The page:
Susan Sarandon

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Susan Sarandon found acting almost by accident when she accompanied her ex-husband, Chris Sarandon, to an audition for Joe (1970). While he didn’t get the job, she did land a role, and thus began her critically-acclaimed career which has resulted in a quintet of Academy Award-nominations.

Born Susan Abigail Tomalin in New York City on October 4, 1946, Susan Sarandon found acting almost by accident when she accompanied her ex-husband, Chris Sarandon, to an audition for Joe (1970). While he didn’t get the job, she did land a role, and thus began her critically-acclaimed career which has resulted in a quintet of Academy Award-nominations. After coming close for Atlantic City (1980), Thelma & Louise (1991), Lorenzo’s Oil (1992), and The Client (1994), Sarandon finally got to take home a coveted Oscar (which she stores in the bathroom) for her remarkable performance as Sister Helen Prejean in Dead Man Walking (1995). Since she has remained friends with Sister Helen and others she met while making the movie on location in New Orleans, Baton Rouge and elsewhere around Louisiana, it is understandable that Susan would be particularly moved to do something about the disaster which has devastated the region.

Both she and her longtime beau, Tim Robbins, are known for their tireless commitment to progressive political causes anyway, so it’s no surprise to see them involved with this relief effort. In their private lives, they have two sons together, plus Susan has a daughter from a prior relationship. Here, she shares her concerns about the New Orleans tragedy, instead of focusing on her new film, Elizabethtown.

BSN: What are you giving your attention to these days, raising money for new Orleans or criticizing the response to it?
SS: Why are they mutually-exclusive? I think they’re both important issues. You need some accountability, and you need to keep the press involved in the aftermath when all those really dramatic pictures are no longer on the air. When the water drains, you need to ask the more difficult questions.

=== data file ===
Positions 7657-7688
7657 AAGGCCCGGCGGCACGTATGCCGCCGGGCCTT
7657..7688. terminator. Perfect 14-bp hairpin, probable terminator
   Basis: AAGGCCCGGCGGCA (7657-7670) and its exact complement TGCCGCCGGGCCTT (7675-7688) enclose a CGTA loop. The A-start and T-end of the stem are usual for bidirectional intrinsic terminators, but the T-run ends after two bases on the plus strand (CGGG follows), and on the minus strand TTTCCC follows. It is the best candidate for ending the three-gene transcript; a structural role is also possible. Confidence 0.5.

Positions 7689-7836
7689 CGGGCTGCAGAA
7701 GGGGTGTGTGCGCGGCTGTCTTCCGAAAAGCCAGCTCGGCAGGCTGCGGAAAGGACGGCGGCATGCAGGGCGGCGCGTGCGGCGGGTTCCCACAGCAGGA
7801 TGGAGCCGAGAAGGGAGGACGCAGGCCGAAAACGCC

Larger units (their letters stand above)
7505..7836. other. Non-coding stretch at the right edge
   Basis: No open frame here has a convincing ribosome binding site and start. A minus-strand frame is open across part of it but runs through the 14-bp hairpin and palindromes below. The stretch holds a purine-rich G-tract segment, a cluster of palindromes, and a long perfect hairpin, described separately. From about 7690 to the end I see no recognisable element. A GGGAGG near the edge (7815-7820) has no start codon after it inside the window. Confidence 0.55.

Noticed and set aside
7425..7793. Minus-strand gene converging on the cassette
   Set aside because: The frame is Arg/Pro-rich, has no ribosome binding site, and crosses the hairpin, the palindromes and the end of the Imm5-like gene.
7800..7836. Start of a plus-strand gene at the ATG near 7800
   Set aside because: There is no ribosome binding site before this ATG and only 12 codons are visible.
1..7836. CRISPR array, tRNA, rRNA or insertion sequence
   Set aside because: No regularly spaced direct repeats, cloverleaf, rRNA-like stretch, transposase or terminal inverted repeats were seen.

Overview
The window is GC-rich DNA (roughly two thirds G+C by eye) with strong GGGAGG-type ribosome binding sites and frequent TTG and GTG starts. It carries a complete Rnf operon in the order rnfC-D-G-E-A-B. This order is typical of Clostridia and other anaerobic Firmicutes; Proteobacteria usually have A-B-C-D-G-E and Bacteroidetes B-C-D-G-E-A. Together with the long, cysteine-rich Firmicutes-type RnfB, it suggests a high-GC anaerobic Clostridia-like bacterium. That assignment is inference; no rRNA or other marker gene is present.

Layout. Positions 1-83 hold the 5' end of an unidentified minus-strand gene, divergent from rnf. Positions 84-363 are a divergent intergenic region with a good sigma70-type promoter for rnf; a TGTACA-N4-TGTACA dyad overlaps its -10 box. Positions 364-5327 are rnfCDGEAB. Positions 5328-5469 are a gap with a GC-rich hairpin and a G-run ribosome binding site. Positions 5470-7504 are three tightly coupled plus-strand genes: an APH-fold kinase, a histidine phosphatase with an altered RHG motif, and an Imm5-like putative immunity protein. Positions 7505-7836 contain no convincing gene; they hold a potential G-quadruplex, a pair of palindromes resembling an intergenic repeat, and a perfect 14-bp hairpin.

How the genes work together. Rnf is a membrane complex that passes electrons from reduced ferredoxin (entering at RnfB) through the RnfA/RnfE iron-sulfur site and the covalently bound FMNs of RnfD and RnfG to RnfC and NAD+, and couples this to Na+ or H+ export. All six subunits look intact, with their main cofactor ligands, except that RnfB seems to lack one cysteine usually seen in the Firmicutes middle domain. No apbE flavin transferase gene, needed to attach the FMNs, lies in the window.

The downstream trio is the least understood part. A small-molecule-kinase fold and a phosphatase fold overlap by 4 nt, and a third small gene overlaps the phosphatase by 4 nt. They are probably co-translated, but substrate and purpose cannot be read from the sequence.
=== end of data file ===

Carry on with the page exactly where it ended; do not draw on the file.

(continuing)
BSN: Like what?
SS: Like why have they already suspended all the labor laws and the minimum wage? And why are they giving big contracts to people from outside the area? Things like that should be monitored.

BSN: Were you emotionally affected by the disaster, having spent a lot of time down there and making friends while filming Dead Man Walking?
SS: Whose heart didn’t break? Who could possibly think that it unfolded in the way that it should have? If you watched even the most pro-Bush news coverage, you could see that the way they responded was terrible. I guess that with Hurricane Rita the learning curve was a little bit more obvious. But I don’t know if anyone’s asking the bigger questions.

BSN: Such as?
SS: What other areas of our country have been weakened? What other parts of the infrastructure, in other places, are damaged because of the economic drain in Iraq? I know that in New York we still don’t have first-response money. I would think that a lot of people are asking, “Are we safer?� That’s the bigger question.
BSN: Which relief organization are you working with?
SS: No one’s talking about Mississippi. That hasn’t been covered at all. We sent a big load of stuff to a church down there in Gulfport.

BSN: How about New Orleans?
SS: I’ve been in touch with Sister Helen. She’s been telling us very specific places that need help. I’ve given funds and I asked about being a part of that last concert, but they never called me back. You kind of have to be invited. So, we just reached out to the people we knew who were displaced, like some of the kids from Dead Men Walking who were in Louisiana. They’re not so young anymore. They’re in their early twenties, but we’re keeping tabs on them.
And in terms of raising money, I did a little benefit in New York to replace instruments for musicians who lost their instruments.

BSN: What do you see as the long-term effect of what we witnessed with Katrina?
SS: I think every American’s heart was really torn and shamed at how that came down. We have to take that shame and in some way make sure it doesn’t happen again, because the poor are drowning every day in the United States. They’re going under all over the place. I guess the positive thing to say would be that now at least the world is aware of how a lot of Americans have been living who nobody’s been paying any attention to.

BSN: Do you think that the press will stay on top of the New Orleans story to watch what shenanigans might be going down in terms of gentrification, no-bid contracts and such during the rebuilding?
SS: I don’t know. It’s not sexy to follow the paper trail and examine the bureaucracy of what’s happening in term of how people are being placed. We’ve all seen the really dramatic pictures of people standing in the rain, and we’ve heard some really dramatic sound bites. But what happens when the rain stops and the water goes down? That’s when they need to follow-up and get into the nitty-gritty of where the money is going, who’s getting the contracts and how it’s being spent, and where people are being placed. And most of them are poor people. So, I hope they the passion to care about justice as much as they do about whether the water is rising. I certainly do.

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